Nebraska Revised Statute 25-1040

Chapter 25 Section 1040

25-1040.

Attachment; motion to discharge; right of defendant.

The defendant may, at any time before judgment, upon reasonable notice to the plaintiff, move to discharge an attachment, as to the whole or part of the property attached.

Source

  • R.S.1867, Code § 235, p. 432;
  • R.S.1913, § 7769;
  • C.S.1922, § 8713;
  • C.S.1929, § 20-1040;
  • R.S.1943, § 25-1040.

Annotations

  • 1. Motion to discharge

  • 2. Issues determined

  • 1. Motion to discharge

  • Upon dissolution of an attachment, ordinarily all property should be returned to the defendant. Ceres Fertilizer, Inc. v. Beekman, 209 Neb. 447, 308 N.W.2d 347 (1981).

  • Defendant who has given "forthcoming bond" may move to dissolve attachment, but not if he has given "discharge bond." Burnham-Munger-Root D. G. Co. v. Strahl, 102 Neb. 142, 166 N.W. 266 (1918).

  • Defendant cannot move to discharge attachment on ground that property is not his. Kneeland v. Weigley, 76 Neb. 276, 107 N.W. 574 (1906).

  • Mortgagee of attached property cannot move to discharge. Meyer, Bannerman & Co. v. Keefer, 58 Neb. 220, 78 N.W. 506 (1899).

  • Court cannot hear motion to discharge attachment filed before, but not submitted until after judgment. Herman v. Hayes, 58 Neb. 54, 78 N.W. 365 (1899).

  • Defendant may move to discharge attachment although, prior to levy, he has sold interest therein. Kountze v. Scott, 52 Neb. 460, 72 N.W. 585 (1897).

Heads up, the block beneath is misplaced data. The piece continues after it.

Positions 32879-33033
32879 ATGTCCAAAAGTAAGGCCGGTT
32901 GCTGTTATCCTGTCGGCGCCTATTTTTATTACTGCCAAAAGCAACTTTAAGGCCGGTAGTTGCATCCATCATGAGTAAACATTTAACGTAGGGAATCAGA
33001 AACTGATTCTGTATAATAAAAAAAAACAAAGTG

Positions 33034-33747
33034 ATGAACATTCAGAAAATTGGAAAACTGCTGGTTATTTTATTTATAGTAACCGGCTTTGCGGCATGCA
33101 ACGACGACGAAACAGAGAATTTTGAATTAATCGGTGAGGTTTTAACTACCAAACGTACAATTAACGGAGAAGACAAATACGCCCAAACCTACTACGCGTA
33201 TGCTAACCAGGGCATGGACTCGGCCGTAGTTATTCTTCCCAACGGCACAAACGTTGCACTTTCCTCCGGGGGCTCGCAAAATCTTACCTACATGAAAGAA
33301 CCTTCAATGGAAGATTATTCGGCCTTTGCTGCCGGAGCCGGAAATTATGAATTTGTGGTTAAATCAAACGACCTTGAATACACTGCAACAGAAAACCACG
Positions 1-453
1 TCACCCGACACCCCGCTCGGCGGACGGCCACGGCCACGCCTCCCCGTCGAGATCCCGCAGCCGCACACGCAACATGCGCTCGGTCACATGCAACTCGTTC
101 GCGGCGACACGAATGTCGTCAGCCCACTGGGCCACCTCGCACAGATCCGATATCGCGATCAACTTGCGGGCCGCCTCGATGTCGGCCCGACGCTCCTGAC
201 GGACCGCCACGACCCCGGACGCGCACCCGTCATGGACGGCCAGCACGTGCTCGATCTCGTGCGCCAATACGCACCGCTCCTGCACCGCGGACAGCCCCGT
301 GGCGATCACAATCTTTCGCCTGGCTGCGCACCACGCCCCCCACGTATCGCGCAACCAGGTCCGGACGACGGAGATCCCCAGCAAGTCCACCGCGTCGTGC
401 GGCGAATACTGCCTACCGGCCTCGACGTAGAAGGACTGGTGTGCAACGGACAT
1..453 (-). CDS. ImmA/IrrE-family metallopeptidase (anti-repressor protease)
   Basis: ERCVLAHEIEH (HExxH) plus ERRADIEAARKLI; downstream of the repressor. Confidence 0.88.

• Issue on motion to discharge is not whether defendant owns property attached, but grounds for attachment. South Park Imp. Co. v. Baker, 51 Neb. 392, 70 N.W. 952 (1897).

  • Hearing of motion to discharge in attachment is a trial. Gibson v. Sidney, 50 Neb. 12, 69 N.W. 314 (1896).

  • Subsequent attaching creditors cannot move to dissolve attachment, but may intervene to have priorities determined. Deere, Well & Co. v. Eagle Mfg. Co., 49 Neb. 385, 68 N.W. 504 (1896).

  • Validity of mortgage executed by defendant cannot be determined on motion to discharge attachment. Landauer v. Mack, 43 Neb. 430, 61 N.W. 597 (1895).

  • Filing motion does not excuse failure to plead to petition. Stutzner v. Printz, 43 Neb. 306, 61 N.W. 620 (1895).

  • Motion must be made before judgment; but where submitted, court may rule on same after judgment for plaintiff. Stutzner v. Printz, 43 Neb. 306, 61 N.W. 620 (1895); Moline, Milburn & Stoddard Co. v. Curtis, 38 Neb. 520, 57 N.W. 161 (1893).

  • 2. Issues determined

  • In a hearing under this section, the burden is upon the plaintiff to sustain by a preponderance of the evidence one or more of the grounds on which attachment is claimed. Ceres Fertilizer, Inc. v. Beekman, 205 Neb. 768, 290 N.W.2d 199 (1980).

  • Defendant, by filing answer to merits and motion to dissolve attachment on sufficiency and truthfulness of affidavit, made general appearance which waived defects in original summons. Johnson v. Larson, 96 Neb. 193, 147 N.W. 476 (1914).

  • Debtor alone can question grounds on which attachment is issued. Wagner v. Wolf, 75 Neb. 780, 106 N.W. 1024 (1906).

  • Defendant may contest, though he had disposed of all interest in property. Symns Gro. Co. v. Snow, 58 Neb. 516, 78 N.W. 1066 (1899).

  • Merits of case cannot be adjudicated on hearing to dissolve. McDonald v. Marquardt, 52 Neb. 820, 73 N.W. 288 (1897).

  • Plaintiff is estopped to deny interest of defendant to oppose attachment. Kountze v. Scott, 52 Neb. 460, 72 N.W. 585 (1897); McCord, Brady & Co. v. Bowen, 51 Neb. 247, 70 N.W. 950 (1897).

  • "Reasonable notice" defined. Sterling Mfg. Co. v. Hough, 49 Neb. 618, 68 N.W. 1019 (1896).